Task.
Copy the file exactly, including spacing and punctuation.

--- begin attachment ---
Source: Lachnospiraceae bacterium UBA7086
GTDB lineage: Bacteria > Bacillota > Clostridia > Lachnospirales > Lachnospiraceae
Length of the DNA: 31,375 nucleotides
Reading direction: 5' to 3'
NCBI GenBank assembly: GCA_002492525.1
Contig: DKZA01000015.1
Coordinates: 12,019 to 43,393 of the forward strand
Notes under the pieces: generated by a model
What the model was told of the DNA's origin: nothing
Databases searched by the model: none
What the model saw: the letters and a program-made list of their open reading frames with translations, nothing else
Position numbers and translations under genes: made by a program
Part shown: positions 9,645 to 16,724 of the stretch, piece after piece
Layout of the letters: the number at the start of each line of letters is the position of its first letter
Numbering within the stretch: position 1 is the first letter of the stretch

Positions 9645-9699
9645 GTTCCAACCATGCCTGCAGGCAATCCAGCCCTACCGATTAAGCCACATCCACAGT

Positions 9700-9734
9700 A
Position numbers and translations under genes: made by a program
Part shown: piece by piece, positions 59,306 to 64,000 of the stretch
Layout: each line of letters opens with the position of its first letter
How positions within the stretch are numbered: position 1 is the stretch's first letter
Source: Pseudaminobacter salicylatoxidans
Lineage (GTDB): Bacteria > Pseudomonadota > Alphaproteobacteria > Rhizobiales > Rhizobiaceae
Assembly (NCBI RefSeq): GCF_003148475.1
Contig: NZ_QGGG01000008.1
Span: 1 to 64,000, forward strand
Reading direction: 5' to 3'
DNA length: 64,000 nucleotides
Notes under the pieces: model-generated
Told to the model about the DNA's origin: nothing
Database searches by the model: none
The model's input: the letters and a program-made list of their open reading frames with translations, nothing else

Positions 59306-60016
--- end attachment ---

Source: Lachnospiraceae bacterium UBA7086
GTDB lineage: Bacteria > Bacillota > Clostridia > Lachnospirales > Lachnospiraceae
Length of the DNA: 31,375 nucleotides
Reading direction: 5' to 3'
NCBI GenBank assembly: GCA_002492525.1
Contig: DKZA01000015.1
Coordinates: 12,019 to 43,393 of the forward strand
Notes under the pieces: generated by a model
What the model was told of the DNA's origin: nothing
Databases searched by the model: none
What the model saw: the letters and a program-made list of their open reading frames with translations, nothing else
Position numbers and translations under genes: made by a program
Part shown: positions 9,645 to 16,724 of the stretch, piece after piece
Layout of the letters: the number at the start of each line of letters is the position of its first letter
Numbering within the stretch: position 1 is the first letter of the stretch

Positions 9645-9699
9645 GTTCCAACCATGCCTGCAGGCAATCCAGCCCTACCGATTAAGCCACATCCACAGT

Positions 9700-9734
9700 A
Position numbers and translations under genes: made by a program
Part shown: piece by piece, positions 59,306 to 64,000 of the stretch
Layout: each line of letters opens with the position of its first letter
How positions within the stretch are numbered: position 1 is the stretch's first letter
Source: Pseudaminobacter salicylatoxidans
Lineage (GTDB): Bacteria > Pseudomonadota > Alphaproteobacteria > Rhizobiales > Rhizobiaceae
Assembly (NCBI RefSeq): GCF_003148475.1
Contig: NZ_QGGG01000008.1
Span: 1 to 64,000, forward strand
Reading direction: 5' to 3'
DNA length: 64,000 nucleotides
Notes under the pieces: model-generated
Told to the model about the DNA's origin: nothing
Database searches by the model: none
The model's input: the letters and a program-made list of their open reading frames with translations, nothing else

Positions 59306-60016